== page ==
The social and economic shifts of the past few decades have hardened deeply held scepticism and distrust of ‘the establishment’. In an age of historically low party membership and identification, voter volatility, rising abstentionism and greater individualism, mainstream parties are struggling to be representative.
This book is about the turbulent political scene unfolding in Britain and across western Europe. It focuses on why large swathes of voters feel that politics does not work and how this fuels support for insurgent parties and actors. Drawing on new survey data in the UK, interviews and international case studies, this book shows that people are concerned with the process of politics, not merely its performance. They have a genuine desire for greater political participation in the decision-making process.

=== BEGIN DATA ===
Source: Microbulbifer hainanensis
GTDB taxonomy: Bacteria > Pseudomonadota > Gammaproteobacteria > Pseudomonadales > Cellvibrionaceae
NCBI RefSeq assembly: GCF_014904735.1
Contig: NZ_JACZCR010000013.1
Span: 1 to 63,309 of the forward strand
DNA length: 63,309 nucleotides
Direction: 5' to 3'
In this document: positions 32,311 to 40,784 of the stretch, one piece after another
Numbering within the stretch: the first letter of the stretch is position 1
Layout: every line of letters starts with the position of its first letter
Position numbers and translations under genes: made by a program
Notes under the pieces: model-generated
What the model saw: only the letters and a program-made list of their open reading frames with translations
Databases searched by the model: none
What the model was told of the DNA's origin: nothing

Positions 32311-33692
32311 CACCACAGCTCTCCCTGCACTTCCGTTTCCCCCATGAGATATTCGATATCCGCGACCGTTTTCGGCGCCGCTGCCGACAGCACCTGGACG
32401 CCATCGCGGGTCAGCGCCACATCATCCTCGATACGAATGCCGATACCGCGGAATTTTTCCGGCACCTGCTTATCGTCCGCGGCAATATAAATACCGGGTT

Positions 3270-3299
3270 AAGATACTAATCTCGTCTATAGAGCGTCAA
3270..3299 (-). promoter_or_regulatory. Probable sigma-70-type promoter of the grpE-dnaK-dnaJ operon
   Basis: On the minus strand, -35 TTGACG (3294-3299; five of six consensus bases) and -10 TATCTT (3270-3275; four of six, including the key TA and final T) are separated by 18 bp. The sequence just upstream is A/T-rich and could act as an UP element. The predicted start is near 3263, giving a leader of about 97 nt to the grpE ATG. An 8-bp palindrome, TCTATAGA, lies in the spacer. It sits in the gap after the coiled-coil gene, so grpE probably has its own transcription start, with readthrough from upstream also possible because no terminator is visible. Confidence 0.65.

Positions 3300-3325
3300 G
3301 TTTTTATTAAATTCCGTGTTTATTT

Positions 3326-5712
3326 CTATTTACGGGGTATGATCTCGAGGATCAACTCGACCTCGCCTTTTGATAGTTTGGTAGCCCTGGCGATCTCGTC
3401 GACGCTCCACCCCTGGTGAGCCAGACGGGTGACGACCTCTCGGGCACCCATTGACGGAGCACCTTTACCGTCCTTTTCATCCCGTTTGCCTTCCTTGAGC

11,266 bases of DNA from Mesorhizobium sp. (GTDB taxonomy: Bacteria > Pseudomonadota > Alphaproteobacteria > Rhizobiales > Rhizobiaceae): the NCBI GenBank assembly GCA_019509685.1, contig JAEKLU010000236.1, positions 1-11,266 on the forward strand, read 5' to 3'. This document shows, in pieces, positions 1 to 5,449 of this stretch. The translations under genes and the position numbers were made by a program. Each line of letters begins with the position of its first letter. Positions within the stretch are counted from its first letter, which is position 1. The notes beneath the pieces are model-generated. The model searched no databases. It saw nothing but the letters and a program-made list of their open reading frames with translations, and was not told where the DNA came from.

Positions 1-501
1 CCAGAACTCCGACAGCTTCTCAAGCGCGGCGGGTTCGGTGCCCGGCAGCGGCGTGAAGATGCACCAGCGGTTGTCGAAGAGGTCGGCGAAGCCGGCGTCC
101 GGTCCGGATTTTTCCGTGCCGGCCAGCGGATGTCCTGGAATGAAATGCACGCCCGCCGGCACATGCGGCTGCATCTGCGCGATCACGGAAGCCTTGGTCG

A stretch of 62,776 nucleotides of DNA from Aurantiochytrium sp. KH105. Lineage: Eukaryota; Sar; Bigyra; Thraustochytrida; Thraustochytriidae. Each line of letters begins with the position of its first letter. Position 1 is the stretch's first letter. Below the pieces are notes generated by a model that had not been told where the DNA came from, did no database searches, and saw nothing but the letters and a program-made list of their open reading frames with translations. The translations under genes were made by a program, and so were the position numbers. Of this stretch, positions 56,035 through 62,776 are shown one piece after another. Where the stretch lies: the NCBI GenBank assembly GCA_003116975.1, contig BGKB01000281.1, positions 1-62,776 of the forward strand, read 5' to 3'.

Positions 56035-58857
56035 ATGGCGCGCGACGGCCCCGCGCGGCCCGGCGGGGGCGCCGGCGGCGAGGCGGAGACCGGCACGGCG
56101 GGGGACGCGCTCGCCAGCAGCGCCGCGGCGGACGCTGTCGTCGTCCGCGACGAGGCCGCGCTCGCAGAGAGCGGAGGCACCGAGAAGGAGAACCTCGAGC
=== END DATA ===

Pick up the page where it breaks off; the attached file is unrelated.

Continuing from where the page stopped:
Setting out a range of democratic innovations to reconnect people with politics, it contends that populism is a warning signal to parties and governments to revisit their approaches to governance and representation. New forms of political engagement should not feel like a threat to formal political systems, but rather as much-needed additions that enrich democracy.